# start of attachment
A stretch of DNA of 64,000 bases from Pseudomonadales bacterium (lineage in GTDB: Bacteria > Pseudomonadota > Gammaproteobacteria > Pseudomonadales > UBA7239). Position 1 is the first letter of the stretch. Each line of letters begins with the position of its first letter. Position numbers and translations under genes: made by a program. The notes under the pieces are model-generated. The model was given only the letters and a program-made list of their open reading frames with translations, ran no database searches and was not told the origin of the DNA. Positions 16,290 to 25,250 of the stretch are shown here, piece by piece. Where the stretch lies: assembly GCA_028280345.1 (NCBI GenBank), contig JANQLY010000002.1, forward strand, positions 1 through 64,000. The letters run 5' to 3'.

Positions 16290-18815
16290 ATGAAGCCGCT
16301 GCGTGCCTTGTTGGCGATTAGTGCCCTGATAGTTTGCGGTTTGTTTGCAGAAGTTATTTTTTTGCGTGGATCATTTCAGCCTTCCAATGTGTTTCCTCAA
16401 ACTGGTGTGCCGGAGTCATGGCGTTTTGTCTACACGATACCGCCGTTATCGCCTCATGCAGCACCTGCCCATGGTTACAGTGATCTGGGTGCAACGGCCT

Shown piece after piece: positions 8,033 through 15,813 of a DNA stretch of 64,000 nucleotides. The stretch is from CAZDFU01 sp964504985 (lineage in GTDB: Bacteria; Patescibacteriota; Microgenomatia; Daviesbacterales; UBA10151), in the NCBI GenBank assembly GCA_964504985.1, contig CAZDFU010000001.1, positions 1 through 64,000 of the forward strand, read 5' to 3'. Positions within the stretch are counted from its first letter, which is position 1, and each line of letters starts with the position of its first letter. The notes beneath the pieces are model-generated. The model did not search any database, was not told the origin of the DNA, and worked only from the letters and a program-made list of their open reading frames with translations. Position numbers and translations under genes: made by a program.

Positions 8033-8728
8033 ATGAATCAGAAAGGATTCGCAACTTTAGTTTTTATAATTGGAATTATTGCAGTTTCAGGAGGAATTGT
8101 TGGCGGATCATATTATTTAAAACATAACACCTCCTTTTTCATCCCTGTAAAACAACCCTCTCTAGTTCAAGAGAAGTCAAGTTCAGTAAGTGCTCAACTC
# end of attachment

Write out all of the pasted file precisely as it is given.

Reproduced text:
A stretch of DNA of 64,000 bases from Pseudomonadales bacterium (lineage in GTDB: Bacteria > Pseudomonadota > Gammaproteobacteria > Pseudomonadales > UBA7239). Position 1 is the first letter of the stretch. Each line of letters begins with the position of its first letter. Position numbers and translations under genes: made by a program. The notes under the pieces are model-generated. The model was given only the letters and a program-made list of their open reading frames with translations, ran no database searches and was not told the origin of the DNA. Positions 16,290 to 25,250 of the stretch are shown here, piece by piece. Where the stretch lies: assembly GCA_028280345.1 (NCBI GenBank), contig JANQLY010000002.1, forward strand, positions 1 through 64,000. The letters run 5' to 3'.

Positions 16290-18815
16290 ATGAAGCCGCT
16301 GCGTGCCTTGTTGGCGATTAGTGCCCTGATAGTTTGCGGTTTGTTTGCAGAAGTTATTTTTTTGCGTGGATCATTTCAGCCTTCCAATGTGTTTCCTCAA
16401 ACTGGTGTGCCGGAGTCATGGCGTTTTGTCTACACGATACCGCCGTTATCGCCTCATGCAGCACCTGCCCATGGTTACAGTGATCTGGGTGCAACGGCCT

Shown piece after piece: positions 8,033 through 15,813 of a DNA stretch of 64,000 nucleotides. The stretch is from CAZDFU01 sp964504985 (lineage in GTDB: Bacteria; Patescibacteriota; Microgenomatia; Daviesbacterales; UBA10151), in the NCBI GenBank assembly GCA_964504985.1, contig CAZDFU010000001.1, positions 1 through 64,000 of the forward strand, read 5' to 3'. Positions within the stretch are counted from its first letter, which is position 1, and each line of letters starts with the position of its first letter. The notes beneath the pieces are model-generated. The model did not search any database, was not told the origin of the DNA, and worked only from the letters and a program-made list of their open reading frames with translations. Position numbers and translations under genes: made by a program.

Positions 8033-8728
8033 ATGAATCAGAAAGGATTCGCAACTTTAGTTTTTATAATTGGAATTATTGCAGTTTCAGGAGGAATTGT
8101 TGGCGGATCATATTATTTAAAACATAACACCTCCTTTTTCATCCCTGTAAAACAACCCTCTCTAGTTCAAGAGAAGTCAAGTTCAGTAAGTGCTCAACTC